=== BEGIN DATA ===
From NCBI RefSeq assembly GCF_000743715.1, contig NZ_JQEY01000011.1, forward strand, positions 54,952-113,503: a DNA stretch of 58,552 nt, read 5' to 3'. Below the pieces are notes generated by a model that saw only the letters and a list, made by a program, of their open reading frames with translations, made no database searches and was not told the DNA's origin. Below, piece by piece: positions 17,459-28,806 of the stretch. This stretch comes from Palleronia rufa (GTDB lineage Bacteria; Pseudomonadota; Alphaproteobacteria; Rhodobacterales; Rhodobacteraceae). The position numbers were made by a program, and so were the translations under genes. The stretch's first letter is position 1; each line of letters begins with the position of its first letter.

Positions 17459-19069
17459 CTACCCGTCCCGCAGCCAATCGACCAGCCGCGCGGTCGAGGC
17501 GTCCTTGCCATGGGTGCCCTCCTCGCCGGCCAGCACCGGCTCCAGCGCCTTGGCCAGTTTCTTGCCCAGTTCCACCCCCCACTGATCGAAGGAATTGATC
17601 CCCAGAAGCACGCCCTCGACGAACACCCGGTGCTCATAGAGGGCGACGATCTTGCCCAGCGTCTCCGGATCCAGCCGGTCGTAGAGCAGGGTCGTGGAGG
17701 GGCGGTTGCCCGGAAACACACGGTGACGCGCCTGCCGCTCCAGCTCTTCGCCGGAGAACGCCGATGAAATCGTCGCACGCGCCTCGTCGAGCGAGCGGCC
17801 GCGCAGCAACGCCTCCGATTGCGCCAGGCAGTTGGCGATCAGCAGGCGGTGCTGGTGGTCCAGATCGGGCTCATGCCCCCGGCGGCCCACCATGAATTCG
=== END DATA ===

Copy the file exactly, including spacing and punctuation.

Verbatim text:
From NCBI RefSeq assembly GCF_000743715.1, contig NZ_JQEY01000011.1, forward strand, positions 54,952-113,503: a DNA stretch of 58,552 nt, read 5' to 3'. Below the pieces are notes generated by a model that saw only the letters and a list, made by a program, of their open reading frames with translations, made no database searches and was not told the DNA's origin. Below, piece by piece: positions 17,459-28,806 of the stretch. This stretch comes from Palleronia rufa (GTDB lineage Bacteria; Pseudomonadota; Alphaproteobacteria; Rhodobacterales; Rhodobacteraceae). The position numbers were made by a program, and so were the translations under genes. The stretch's first letter is position 1; each line of letters begins with the position of its first letter.

Positions 17459-19069
17459 CTACCCGTCCCGCAGCCAATCGACCAGCCGCGCGGTCGAGGC
17501 GTCCTTGCCATGGGTGCCCTCCTCGCCGGCCAGCACCGGCTCCAGCGCCTTGGCCAGTTTCTTGCCCAGTTCCACCCCCCACTGATCGAAGGAATTGATC
17601 CCCAGAAGCACGCCCTCGACGAACACCCGGTGCTCATAGAGGGCGACGATCTTGCCCAGCGTCTCCGGATCCAGCCGGTCGTAGAGCAGGGTCGTGGAGG
17701 GGCGGTTGCCCGGAAACACACGGTGACGCGCCTGCCGCTCCAGCTCTTCGCCGGAGAACGCCGATGAAATCGTCGCACGCGCCTCGTCGAGCGAGCGGCC
17801 GCGCAGCAACGCCTCCGATTGCGCCAGGCAGTTGGCGATCAGCAGGCGGTGCTGGTGGTCCAGATCGGGCTCATGCCCCCGGCGGCCCACCATGAATTCG